5 Things to Do Between Episodes of ‘The Handmaid’s Tale’

Handmaid's Tale - Elisabeth Moss
Elisabeth Moss as Offred in Hulu's adaptation of The Handmaid's Tale

Hulu’s highly anticipated adaptation of The Handmaid’s Tale premiered Wednesday, and it seems like it’s all anyone is talking about. With the first three episodes dropping simultaneously, there’s certainly enough to keep fans of Margaret Atwood’s novel occupied in the dystopian world of Offred (Elisabeth Moss) and her fellow Handmaids.

But once you’ve binged through those first few hours, what can you do until the next episodes arrive? (Other than, you know, rise up in revolt, donate to Planned Parenthood, support female legislative candidates, etc.)

Roush Review: Elisabeth Moss Mesmerizes in Hulu's 'The Handmaid’s Tale'See Also

Roush Review: Elisabeth Moss Mesmerizes in Hulu's 'The Handmaid’s Tale'

Matt Roush reviews the much-awaited series adaptation of Margaret Atwood's classic novel 'The Handmaid's Tale'.

We’ve got a few recommendations for Handmaid fanatics to get their fix between episodes.

Read the Book
Just read it. It’s so good, obviously. You really probably should have already anyway, in high school maybe—unless you went to a school where it was banned. In the wake of the 2016 election, the 1985 novel shot to the top of bestseller lists along with other dystopian literature like George Orwell’s 1984. Copies of the paperback have been flying off bookstore shelves, but a new hardcover edition has just been published, and there’s also a gorgeous illustrated edition from Folio Society if you’re into books-as-objects-of-art. Whether you binge it in a weekend or try to follow along with the Hulu series, just read this book.

Listen to the Audiobook
If you’re not going to read the novel, or if you’ve already read it and just want to revisit on your commute, there’s always the audiobook. Read by Claire Danes, it’s like having Angela Chase’s voiceover in your head—and if you want to get extra meta, it’s tempting to imagine the My So-Called Life character experiencing the book for the first time as a freshman English major with a minor in Women’s Studies at, like, Oberlin or Smith, probably.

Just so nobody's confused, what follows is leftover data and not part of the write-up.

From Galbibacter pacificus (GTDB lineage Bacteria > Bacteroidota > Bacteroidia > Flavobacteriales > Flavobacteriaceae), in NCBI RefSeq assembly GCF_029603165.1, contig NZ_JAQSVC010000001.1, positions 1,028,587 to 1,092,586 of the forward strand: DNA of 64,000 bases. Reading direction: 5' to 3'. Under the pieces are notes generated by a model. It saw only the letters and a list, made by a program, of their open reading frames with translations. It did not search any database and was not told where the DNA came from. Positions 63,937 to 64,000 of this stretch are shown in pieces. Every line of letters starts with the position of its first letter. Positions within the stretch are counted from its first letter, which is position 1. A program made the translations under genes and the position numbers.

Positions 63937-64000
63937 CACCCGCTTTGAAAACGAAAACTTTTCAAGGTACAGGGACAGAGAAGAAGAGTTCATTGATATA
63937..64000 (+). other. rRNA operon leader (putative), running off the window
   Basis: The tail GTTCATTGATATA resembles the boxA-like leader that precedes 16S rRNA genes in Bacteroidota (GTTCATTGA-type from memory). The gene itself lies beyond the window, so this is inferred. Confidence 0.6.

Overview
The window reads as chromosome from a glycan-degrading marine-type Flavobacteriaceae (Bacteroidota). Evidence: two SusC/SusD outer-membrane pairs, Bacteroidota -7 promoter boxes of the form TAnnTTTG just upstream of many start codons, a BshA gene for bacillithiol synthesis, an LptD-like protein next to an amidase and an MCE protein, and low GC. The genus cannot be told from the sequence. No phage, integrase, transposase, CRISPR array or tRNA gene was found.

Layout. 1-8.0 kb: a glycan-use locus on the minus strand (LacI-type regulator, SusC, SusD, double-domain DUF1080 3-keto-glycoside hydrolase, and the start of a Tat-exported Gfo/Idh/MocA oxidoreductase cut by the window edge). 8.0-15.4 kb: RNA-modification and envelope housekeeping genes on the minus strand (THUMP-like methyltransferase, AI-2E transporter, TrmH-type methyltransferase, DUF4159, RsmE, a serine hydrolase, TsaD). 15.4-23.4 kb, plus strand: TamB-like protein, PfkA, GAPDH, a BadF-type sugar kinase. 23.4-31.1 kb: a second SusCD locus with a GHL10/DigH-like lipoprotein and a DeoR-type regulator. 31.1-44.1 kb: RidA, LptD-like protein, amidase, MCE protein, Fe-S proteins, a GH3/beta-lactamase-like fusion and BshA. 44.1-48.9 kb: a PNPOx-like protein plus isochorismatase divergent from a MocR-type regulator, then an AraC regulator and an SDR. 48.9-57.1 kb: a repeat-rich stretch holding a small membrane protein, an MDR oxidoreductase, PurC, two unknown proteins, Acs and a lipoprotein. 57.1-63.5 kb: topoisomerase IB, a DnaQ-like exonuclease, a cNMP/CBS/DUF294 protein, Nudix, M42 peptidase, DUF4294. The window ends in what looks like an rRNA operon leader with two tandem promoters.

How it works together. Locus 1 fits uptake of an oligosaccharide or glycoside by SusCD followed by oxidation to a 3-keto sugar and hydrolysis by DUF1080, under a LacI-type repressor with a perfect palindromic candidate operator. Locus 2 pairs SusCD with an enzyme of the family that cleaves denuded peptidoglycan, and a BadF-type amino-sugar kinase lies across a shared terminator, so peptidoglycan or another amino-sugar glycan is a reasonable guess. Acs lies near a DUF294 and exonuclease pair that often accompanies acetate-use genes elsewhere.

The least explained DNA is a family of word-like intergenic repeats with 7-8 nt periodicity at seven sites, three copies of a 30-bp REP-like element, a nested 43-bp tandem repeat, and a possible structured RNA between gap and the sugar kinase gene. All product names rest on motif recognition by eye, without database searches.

Audible.com also recently released a deluxe special edition of the audiobook. The full cast recording again features Danes as Offred, an essay by novelist Valerie Martin, and an extended epilogue by Atwood that suggests there may be more stories from Gilead in the works.

Listen to the Red All Over Podcast
Feminist comedians and TV podcasters “Aunt” Kelly Anneken (Up Yours, Downstairs!) and Molly “Offmitchell” Sanchez (Failure to Launch) take on the new Hulu series. Each week on Red All Over, they recap the new episode, discussing every terrifying detail that suddenly doesn’t seem so far fetched anymore as we all try to laugh through the panic. They’ve also been recapping the novel ahead of the show’s premiere, so if you’re reading the book or listening to the audiobook, they’re here for that too.

Listen to the Audio Drama
Back in January, in the weeks leading up to Trump’s inauguration, audio drama podcast Secrets, Crimes & Audiotape released a six-part adaptation of the novel. It’s a different take on the audio format compared to Audible’s full cast recording. This version is more like an old-fashioned radio play, with sound effects added to bring texture to the story, minus the narration.

Watch the 1990 Film
Sure, the art makes it look like something that aired late at night on Cinemax in the ’90s, but the 1990 film features some top-notch talent. The late Natasha Richardson stars as Offred, Robert Duvall is the Commander, and Our Lady of the Envelope Faye-effing-Dunaway herself plays Serena Joy. Aidan Quinn (a.k.a. the human embodiment of ’90s studliness) and Lady Elizabeth McGovern show up as Nick and Moira, respectively. The downside: For a story that feels more prescient than ever, the film version hasn’t aged all that well. There’s a cheesy, Lifetime movie datedness that clashes with the seriousness and prestige of the material.